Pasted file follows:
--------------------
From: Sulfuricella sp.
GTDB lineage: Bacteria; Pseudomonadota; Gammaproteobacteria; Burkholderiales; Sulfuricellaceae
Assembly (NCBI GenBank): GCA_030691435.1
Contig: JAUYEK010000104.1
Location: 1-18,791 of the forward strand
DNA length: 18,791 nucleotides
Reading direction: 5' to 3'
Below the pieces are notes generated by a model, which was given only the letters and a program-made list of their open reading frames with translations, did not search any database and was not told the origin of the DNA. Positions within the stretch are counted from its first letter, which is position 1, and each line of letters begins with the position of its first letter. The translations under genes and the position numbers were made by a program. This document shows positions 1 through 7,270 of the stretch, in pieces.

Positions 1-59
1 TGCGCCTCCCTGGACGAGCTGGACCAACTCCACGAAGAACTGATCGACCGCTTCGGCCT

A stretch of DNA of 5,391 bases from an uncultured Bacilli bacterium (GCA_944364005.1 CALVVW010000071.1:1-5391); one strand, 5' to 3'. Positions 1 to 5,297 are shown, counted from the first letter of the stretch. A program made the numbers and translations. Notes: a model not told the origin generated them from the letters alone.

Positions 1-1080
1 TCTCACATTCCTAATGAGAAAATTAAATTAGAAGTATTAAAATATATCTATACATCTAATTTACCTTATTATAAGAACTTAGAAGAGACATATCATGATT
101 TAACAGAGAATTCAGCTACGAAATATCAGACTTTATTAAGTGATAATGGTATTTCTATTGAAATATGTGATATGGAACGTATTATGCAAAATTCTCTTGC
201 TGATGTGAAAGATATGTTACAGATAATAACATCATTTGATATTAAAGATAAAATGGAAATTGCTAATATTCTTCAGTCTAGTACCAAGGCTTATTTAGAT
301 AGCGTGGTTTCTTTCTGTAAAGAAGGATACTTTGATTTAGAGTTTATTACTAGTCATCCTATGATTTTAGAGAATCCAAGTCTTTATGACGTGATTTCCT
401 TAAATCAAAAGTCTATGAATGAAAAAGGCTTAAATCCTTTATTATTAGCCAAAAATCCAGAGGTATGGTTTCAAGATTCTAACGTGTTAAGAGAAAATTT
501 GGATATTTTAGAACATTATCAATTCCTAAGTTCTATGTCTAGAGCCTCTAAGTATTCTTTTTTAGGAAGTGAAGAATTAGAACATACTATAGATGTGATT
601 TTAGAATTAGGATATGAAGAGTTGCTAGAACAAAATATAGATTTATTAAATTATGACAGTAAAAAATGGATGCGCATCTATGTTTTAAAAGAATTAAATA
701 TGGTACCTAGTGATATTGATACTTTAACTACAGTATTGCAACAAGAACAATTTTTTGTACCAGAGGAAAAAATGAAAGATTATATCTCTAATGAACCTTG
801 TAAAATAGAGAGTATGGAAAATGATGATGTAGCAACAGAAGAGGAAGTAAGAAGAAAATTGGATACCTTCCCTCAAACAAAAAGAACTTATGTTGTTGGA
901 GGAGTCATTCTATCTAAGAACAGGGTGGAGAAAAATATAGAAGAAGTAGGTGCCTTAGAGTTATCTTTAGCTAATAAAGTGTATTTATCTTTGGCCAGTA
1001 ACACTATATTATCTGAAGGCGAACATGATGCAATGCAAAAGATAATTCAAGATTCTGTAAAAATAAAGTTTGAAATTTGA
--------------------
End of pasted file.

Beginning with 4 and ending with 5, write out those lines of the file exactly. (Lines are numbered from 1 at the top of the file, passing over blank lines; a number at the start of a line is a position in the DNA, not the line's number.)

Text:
Contig: JAUYEK010000104.1
Location: 1-18,791 of the forward strand